Ummm...not really sure what you are asking here.
You have purchased/traded and got yourself last year's S-Works Tarmac (SL3 = 2011 - SL4 = 2012)?
Great bike, I have one myself. Mine has the threaded BB though, and I run 53-39 Dura Ace cranks. I *think* you can buy adaptors for different cranks to go into different BBs. Why do you want to change from SRAM Red, it is the top of line SRAM component. Or do you just want compact cranks? I don't know much about Campy but I know Super Record is very expensive. Then there is the electronic version EPS, sell your soul to the devil for that! Obviously there are lower spec levels available, not sure what the differences are.
If you want to upgrade other components then as you mentioned wheels are another major one where a performance gain is very noticeable. There are a lot of different wheels on the market as I'm sure you know and you'll need to work out application (usage) before we can give reccomendations, And even then you'll probably get 10 different brands/types reccomended by 10 different people! Do you want clincher or tubular? Racing or training? Shallow or deep or in between? Carbon or alloy? Shimano or Campy? Used or new?
Take into account when upgrading your drivetrain if considering Shimano that 11 speed Dura Ace 9000 is starting to become available now and therefore most of the 10 speed stuff won't be compatible.
If you are considering a different group there is (with Shimano and Campy but not SRAM) the electronic versions to consider vs mechanical. Depends on how much money you have and/or how much you want to spend.
Edit: My transitions - I bought a 2009 Cervelo R3 SL off eBay
with Dura Ace groupset and Mavic Kysyrium ES wheels, used that as my race bike for a couple of years. Nice bike, very light. Geometry was a bit twitchy for me so I started looking around for something a bit more relaxed but still race orientated. Specilaized were having a demo day so I went along and rode a Tarmac and A Roubaix. I wanted them both! the Tarmac seemed to have similar geometry to the Cervelo, was stiff but not as harsh as the Cervelo and not as twitchy. Roubaix was stiff too but somehow soft to ride, absorbed the bumps very well. Ended up settling on the Tarmac (S-Works) but just bought a frame and swapped all the components over and re-sold the Cervelo frame on eBay
. Somewhere along the way I bought a second hand set of Zipp 404 tubular wheels. Had a couple of busted spokes but the wheels were basically sound apart from that once I had the spokes replaced. So the wheels now live on the S-Works. Then I was browsing eBay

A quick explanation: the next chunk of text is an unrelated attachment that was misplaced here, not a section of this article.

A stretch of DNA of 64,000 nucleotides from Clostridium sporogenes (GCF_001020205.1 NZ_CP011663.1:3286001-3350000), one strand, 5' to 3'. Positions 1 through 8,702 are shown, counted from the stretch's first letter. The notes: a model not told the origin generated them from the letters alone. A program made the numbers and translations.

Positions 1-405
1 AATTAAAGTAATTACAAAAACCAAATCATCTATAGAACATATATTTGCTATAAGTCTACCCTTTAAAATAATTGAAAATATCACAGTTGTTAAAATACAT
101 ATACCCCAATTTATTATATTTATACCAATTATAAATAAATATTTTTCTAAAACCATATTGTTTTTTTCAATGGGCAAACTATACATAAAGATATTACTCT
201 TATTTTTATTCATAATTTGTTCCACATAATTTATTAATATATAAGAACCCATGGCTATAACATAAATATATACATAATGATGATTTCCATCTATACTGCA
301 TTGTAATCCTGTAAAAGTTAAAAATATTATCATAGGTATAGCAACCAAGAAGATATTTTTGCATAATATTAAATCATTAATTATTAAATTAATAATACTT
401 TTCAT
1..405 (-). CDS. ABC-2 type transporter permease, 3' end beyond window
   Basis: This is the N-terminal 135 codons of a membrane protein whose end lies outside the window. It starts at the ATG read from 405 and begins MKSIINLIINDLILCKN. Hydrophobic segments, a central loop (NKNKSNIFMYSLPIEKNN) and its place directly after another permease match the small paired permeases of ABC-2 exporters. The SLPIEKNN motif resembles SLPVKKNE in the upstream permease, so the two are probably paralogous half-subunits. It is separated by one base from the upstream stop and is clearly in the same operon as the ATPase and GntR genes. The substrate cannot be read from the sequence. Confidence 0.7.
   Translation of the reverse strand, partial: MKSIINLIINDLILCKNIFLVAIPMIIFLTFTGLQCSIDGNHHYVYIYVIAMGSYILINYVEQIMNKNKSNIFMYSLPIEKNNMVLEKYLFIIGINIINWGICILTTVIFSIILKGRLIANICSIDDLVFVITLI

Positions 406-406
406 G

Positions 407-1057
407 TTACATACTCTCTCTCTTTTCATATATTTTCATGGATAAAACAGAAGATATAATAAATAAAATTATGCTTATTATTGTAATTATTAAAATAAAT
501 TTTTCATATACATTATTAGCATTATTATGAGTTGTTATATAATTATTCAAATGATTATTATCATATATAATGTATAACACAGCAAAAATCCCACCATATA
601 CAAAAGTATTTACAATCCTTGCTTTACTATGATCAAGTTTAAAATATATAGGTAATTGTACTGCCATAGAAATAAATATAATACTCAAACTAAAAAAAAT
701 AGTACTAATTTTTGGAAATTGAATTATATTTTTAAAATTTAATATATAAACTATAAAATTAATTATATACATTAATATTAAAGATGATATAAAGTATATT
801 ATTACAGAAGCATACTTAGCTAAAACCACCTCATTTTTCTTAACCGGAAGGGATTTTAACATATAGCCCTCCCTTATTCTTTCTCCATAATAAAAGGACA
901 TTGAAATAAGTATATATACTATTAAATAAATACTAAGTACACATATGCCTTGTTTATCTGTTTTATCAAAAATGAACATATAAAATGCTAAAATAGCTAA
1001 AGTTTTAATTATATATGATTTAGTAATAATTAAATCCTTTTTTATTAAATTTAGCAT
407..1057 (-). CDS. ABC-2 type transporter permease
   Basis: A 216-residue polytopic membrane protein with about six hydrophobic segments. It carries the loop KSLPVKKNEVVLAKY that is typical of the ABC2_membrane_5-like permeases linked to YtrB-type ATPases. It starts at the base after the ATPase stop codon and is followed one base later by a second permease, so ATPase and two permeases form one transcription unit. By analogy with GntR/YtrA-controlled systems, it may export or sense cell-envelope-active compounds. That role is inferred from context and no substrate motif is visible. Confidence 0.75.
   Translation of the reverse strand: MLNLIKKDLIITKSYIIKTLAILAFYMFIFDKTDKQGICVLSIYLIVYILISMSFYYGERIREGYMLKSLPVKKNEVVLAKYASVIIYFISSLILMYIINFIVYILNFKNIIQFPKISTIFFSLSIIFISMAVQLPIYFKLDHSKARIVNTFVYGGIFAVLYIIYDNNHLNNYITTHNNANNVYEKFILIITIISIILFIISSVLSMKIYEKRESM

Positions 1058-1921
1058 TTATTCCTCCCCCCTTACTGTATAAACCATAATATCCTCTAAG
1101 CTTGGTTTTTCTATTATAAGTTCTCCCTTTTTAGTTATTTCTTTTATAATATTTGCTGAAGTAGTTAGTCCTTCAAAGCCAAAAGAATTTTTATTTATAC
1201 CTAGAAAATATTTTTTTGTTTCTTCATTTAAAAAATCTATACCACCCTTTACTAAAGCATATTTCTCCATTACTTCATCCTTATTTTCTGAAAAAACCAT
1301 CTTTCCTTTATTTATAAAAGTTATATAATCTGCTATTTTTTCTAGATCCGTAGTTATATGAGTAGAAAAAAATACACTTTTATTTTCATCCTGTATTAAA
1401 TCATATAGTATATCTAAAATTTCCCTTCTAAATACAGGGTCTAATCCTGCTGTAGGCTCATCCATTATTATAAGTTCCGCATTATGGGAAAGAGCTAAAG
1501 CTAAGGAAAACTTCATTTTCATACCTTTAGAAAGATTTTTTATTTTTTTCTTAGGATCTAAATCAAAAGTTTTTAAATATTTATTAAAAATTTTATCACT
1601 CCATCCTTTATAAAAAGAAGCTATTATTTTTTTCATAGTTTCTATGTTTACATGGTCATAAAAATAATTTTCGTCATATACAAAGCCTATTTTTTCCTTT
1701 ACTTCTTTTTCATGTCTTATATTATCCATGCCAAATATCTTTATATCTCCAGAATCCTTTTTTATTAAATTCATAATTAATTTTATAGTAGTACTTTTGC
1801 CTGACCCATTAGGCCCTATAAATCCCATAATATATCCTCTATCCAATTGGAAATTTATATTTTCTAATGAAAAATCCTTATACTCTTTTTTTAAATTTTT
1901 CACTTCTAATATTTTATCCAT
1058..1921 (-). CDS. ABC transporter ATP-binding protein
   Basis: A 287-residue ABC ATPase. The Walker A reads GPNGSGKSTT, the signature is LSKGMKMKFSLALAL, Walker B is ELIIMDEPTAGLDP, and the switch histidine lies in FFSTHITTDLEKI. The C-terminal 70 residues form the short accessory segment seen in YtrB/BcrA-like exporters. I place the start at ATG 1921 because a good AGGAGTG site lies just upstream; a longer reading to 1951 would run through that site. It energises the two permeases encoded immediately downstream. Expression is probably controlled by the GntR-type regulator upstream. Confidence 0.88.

one day (as you do...) and I saw a regular non S-Works Tarmac frame for sale in the same colour as the one I had so I bid on that and won it but got touched a bit on the freight (from USA) even though I had emailed the guy before I bid to confirm shipping costs. Anyway, frame arrived and it was a good as the guy had advertised it to be with no defects or scratches so I was happy. I had half an Ultegra 6700 groupset in my garage from various wheeling and dealing over time and after I sourced a few more parts I built the new Tarmac up as a...umm...a second race bike (I already had a training bike). Then after a while my training bike developed a crack in the frame and that was the excuse I needed to make the Tarmac my training bike and ride it pretty much every day. I took the training bike frame (Felt) back to the shop where I had bought it to see about warranty. The manufacturer knocked it back apparantly but the distributor ended up honouring it so in the end (about 3 months later) I got a replacement frame but I haven't bothered to build it back up as I don't really *need* it and it gets expensive maintaining so many bikes. I can't tell much difference between the S-Works and the normal Tarmac. The S-Works is a bit lighter due mostly to carbon wheels and no saddle bag or pump and a few grams difference between DA and Ultegra groups too (both bikes have same handle bars, seat post and seat).